Batista On Not Staying Heel In His Hometown, Getting Kicked Out Of The Building Prior To His WWE Career

Batista was a recent guest on Chasing Glory with Lilian Garcia, and spoke about how he was positioned as a heel for his WrestleMania 35 match with Triple H. Batista says he has some things he does as a heel, but had a hard time maintaining character due to being in his hometown and thought it might not work as intended. Batista then explained how he got sentimental after cutting his final promo on RAW and joked that a few young fans got him to break character on his way out:

“I wasn’t completely sold on some of the stuff, but Vince, I talked to him about D.C. in particular, I said ‘don’t send me into my hometown the week before WrestleMania because I’m going to gather all kinds of support.’

So I come back, I’m a heel and he’s a babyface—Hunter a babyface, bizarro world—going into D.C., I could go and poop in the middle of the ring, and they’re going to clap for me. That’s my hometown! That was the thing, and I came out and did my promo—Vince called me and he wanted me to come to D.C., and I said I don’t think so—he goes ‘this is what I want you to do, and when he told me the four word promo, I laughed my ass off and said I’ll be there! When I came out and they started to cheer, I just knew that there’s certain things I try to do when I’m a heel, like I don’t get myself fired up because the more fired up I get, the more fired up they get. I try to keep the energy way down. When I come out and people are sticking their hands up, I don’t touch them; I ignore them and blow them off. I go and do my thing and I’m all about business.

I did that, but when I came back [from cutting the promo], I’m like ‘this is my hometown, I’m never going to be here again.’ There were a couple of little kids with their hands out and I just couldn’t reach [like I know I’m not supposed to as a heel]—I totally just gave in. I started slapping hands; it was the last few seconds and I was just praying that the cameras were going to be turned off. I turned around and I was praying they were going to say it was clear, but I totally gave in. I walked through the curtain and I just said ‘I am so sorry’ and Hunter’s standing there like ‘…you’re not a babyface.’ I was like ‘I’m sorry dude, it’s my hometown, I couldn’t help it! It was killing me! There were little kids with their hands out…’ I just totally caved.”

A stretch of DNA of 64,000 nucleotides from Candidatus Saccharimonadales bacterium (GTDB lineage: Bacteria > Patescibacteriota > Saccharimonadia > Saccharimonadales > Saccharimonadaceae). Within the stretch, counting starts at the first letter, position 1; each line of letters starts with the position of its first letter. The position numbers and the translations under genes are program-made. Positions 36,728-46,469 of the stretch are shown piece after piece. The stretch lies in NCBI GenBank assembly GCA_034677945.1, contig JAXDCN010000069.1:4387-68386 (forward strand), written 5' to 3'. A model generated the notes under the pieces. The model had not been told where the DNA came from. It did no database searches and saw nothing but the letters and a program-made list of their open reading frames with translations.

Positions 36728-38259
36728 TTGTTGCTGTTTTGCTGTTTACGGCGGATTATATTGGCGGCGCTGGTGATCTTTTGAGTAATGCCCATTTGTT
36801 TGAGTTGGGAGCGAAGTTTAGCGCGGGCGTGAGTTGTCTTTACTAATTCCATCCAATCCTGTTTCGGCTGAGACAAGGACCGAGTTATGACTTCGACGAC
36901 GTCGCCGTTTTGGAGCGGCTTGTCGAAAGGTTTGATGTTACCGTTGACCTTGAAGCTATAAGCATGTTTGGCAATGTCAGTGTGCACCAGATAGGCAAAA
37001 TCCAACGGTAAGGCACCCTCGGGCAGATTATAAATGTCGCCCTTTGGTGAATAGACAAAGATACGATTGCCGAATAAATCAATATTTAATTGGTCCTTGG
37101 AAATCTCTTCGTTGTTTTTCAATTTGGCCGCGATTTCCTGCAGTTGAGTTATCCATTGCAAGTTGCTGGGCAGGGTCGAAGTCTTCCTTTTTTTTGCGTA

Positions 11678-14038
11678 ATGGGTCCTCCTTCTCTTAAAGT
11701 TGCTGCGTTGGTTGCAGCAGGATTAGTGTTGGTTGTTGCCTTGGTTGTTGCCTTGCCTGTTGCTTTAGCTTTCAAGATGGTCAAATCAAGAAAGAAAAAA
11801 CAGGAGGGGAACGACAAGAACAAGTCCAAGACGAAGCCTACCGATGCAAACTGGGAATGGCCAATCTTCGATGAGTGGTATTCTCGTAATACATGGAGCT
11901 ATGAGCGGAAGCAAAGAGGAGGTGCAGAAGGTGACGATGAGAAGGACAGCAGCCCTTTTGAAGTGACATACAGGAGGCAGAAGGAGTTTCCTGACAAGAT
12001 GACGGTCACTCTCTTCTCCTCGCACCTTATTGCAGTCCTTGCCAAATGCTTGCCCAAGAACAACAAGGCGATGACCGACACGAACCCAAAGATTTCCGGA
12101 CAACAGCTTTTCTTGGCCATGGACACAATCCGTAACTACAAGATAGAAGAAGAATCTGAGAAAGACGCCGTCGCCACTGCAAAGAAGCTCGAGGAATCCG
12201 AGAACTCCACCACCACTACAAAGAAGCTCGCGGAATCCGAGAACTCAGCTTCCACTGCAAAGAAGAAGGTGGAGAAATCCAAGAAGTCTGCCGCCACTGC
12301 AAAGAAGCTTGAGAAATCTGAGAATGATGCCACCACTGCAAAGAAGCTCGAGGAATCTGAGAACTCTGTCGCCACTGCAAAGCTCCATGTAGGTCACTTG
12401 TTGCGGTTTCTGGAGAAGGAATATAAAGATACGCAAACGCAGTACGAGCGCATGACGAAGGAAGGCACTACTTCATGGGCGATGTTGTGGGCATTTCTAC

Batista also went on to share a story about the first time he’d ever been in the same venue, and said he got kicked out after he was there looking for a job.

“The first time I was in that building trying to get a job with WWE they kicked me out. I think Jim Cornette was running talent relations and we knew that they were in town, so I had gone backstage and had just been wandering around asking if Jim Cornette was here. Finally I’m standing around for awhile and a security guy comes up and is like ‘are you with someone?’ And I said, ‘no, I’m looking for Jim Cornette’ and he says ‘you’re going to have to leave.’

The funny thing is, the promoter who was there at the time, his name was Doug Sharpsburg. It was a couple of years after that, maybe longer, but I was there for a house show and I saw Doug, and I said ‘do you remember me?’ He said no, and I reminded him that he’s the one that had me kicked out of the building. He felt so awful, he felt mortified. He remembered me, but I guess he just thought I was some guy that was full of shit, but I was really looking for a job. He remembered, and we actually became very close after that. If I ever needed tickets after that—here’s front row—because he felt so guilty after that.”

Related: Batista On His Final WWE Run, What A Hall Of Fame Induction Would Mean To Him

Listen to “Dave Bautista – The Need For Closure and Showing Vulnerability” on Spreaker.